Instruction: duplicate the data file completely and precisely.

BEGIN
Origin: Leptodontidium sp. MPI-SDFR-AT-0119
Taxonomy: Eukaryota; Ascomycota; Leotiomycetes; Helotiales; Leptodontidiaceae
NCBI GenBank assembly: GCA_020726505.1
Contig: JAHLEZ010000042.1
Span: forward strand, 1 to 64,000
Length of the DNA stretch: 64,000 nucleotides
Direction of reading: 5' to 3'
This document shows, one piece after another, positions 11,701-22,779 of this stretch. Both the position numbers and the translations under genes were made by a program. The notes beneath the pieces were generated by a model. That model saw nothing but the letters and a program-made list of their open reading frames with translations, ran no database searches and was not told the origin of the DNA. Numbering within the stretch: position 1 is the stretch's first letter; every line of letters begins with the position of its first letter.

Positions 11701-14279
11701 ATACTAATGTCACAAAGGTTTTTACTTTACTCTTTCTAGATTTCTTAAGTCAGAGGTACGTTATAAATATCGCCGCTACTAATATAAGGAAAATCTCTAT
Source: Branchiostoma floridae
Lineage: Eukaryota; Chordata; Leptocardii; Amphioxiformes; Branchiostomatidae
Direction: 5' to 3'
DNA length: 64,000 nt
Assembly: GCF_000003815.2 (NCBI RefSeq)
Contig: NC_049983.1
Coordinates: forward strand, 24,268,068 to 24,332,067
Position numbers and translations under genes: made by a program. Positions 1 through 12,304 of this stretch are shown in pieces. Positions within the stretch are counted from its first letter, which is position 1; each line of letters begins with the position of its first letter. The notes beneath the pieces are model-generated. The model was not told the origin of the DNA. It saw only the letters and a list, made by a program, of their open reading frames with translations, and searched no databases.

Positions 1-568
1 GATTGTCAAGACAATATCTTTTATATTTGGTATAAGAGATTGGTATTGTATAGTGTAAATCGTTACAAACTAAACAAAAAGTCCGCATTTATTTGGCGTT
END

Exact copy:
Origin: Leptodontidium sp. MPI-SDFR-AT-0119
Taxonomy: Eukaryota; Ascomycota; Leotiomycetes; Helotiales; Leptodontidiaceae
NCBI GenBank assembly: GCA_020726505.1
Contig: JAHLEZ010000042.1
Span: forward strand, 1 to 64,000
Length of the DNA stretch: 64,000 nucleotides
Direction of reading: 5' to 3'
This document shows, one piece after another, positions 11,701-22,779 of this stretch. Both the position numbers and the translations under genes were made by a program. The notes beneath the pieces were generated by a model. That model saw nothing but the letters and a program-made list of their open reading frames with translations, ran no database searches and was not told the origin of the DNA. Numbering within the stretch: position 1 is the stretch's first letter; every line of letters begins with the position of its first letter.

Positions 11701-14279
11701 ATACTAATGTCACAAAGGTTTTTACTTTACTCTTTCTAGATTTCTTAAGTCAGAGGTACGTTATAAATATCGCCGCTACTAATATAAGGAAAATCTCTAT
Source: Branchiostoma floridae
Lineage: Eukaryota; Chordata; Leptocardii; Amphioxiformes; Branchiostomatidae
Direction: 5' to 3'
DNA length: 64,000 nt
Assembly: GCF_000003815.2 (NCBI RefSeq)
Contig: NC_049983.1
Coordinates: forward strand, 24,268,068 to 24,332,067
Position numbers and translations under genes: made by a program. Positions 1 through 12,304 of this stretch are shown in pieces. Positions within the stretch are counted from its first letter, which is position 1; each line of letters begins with the position of its first letter. The notes beneath the pieces are model-generated. The model was not told the origin of the DNA. It saw only the letters and a list, made by a program, of their open reading frames with translations, and searched no databases.

Positions 1-568
1 GATTGTCAAGACAATATCTTTTATATTTGGTATAAGAGATTGGTATTGTATAGTGTAAATCGTTACAAACTAAACAAAAAGTCCGCATTTATTTGGCGTT